Milk: Farmers are forced to desert industry in crisis as prices plummet
was the massive import of milk powder in 2013 by dairy processing companies that first accelerated the drop in domestic milk prices, and subsequently the collapse in milk collection from farmers.
Song Liang, a dairy analyst, said growing consumer preference for imported milk has also been fuelled by worries over the safety of some domestic milk and milk products, particularly milk powder.
Industry analysts fear that if domestic rawmilk prices keep dropping this year, and the massive inventories at some of the larger companies remain high, more farmers in more regions will be forced to pour their milk down the drain, or kill their animals.
Earlier this month, the Ministry of Agriculture instructed farming departments at all government levels to help dairy farmers sell their milk. These included urging processing companies to closely monitor sales of fresh milk and offer subsidies to farmers.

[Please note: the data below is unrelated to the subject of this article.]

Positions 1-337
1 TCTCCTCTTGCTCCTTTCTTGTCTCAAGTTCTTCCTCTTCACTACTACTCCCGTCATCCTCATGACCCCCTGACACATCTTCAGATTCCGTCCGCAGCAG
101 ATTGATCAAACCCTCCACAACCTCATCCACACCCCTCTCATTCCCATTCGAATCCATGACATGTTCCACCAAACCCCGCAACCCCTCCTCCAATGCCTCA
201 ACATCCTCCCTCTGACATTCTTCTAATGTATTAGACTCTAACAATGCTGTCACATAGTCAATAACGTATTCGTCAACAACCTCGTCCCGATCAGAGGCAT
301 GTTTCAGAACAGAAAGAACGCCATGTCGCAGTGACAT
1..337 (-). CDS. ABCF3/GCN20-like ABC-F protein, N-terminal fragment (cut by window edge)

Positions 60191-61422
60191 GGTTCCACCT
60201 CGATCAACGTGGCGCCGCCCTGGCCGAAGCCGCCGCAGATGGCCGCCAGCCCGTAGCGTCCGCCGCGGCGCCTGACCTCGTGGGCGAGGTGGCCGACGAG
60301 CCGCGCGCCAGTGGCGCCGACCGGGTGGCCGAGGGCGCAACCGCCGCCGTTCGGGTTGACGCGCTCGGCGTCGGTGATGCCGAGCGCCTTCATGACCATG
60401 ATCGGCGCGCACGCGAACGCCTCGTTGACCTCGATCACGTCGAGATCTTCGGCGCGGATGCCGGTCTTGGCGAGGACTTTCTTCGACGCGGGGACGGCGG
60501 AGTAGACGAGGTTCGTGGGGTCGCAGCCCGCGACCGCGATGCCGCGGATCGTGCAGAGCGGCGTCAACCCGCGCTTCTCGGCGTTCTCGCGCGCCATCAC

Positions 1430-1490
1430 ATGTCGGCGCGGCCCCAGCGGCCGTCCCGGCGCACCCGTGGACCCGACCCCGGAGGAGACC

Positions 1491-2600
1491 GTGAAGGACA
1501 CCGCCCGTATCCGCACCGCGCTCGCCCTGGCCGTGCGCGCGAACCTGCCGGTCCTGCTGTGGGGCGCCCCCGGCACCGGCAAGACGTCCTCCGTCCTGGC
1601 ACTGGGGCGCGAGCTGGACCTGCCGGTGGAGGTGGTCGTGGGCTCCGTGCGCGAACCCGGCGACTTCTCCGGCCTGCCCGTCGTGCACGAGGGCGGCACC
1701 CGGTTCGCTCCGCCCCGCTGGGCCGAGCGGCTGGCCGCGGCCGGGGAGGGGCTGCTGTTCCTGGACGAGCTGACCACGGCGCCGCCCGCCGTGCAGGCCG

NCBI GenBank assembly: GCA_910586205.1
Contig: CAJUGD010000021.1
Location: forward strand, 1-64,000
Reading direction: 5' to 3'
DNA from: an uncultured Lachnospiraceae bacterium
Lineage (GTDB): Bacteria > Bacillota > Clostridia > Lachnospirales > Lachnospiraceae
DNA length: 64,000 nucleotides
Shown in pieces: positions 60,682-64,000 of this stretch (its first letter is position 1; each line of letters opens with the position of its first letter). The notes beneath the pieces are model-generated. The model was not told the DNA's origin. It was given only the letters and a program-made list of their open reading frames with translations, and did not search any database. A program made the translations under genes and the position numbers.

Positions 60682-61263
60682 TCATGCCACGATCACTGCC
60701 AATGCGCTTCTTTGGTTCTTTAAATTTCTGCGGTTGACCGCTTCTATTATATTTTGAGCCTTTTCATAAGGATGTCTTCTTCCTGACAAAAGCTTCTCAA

Local governments are also being asked to offer financing to farmers who have been affected by the slump in demand.
According to a ministry circular, local dairy departments have already been asked to set up reporting systems to record the weights and numbers of dairy products being declined, collected, or poured away.
Li Shengli, chief scientist at the National Modern Dairy Industry Technological System and a professor at the China Agricultural University, said China’s dairy consumption should be dominated by pasteurized milk, and not roomtemperature milk products which have a very short expiration period.
Shen Danyang, spokesman for the Ministry of Commerce, said on Jan 21 that imported milk powder should not be blamed as the only culprit for farmers’ doldrums.
Shen also highlighted the large gap between prices of domestic and oversea dairy products, rising imported dairy products, and low levels of technology used by domestic dairy producers, noting that the industry has historically suffered from fluctuating levels of supply and demand, in both domestic supply and also imports.
For example, Shen said, dairy imports have been growing at more than 20 percent over the past five years, even rising 37 percent in 2013. Contact the writers at firstname.lastname@example.org and email@example.com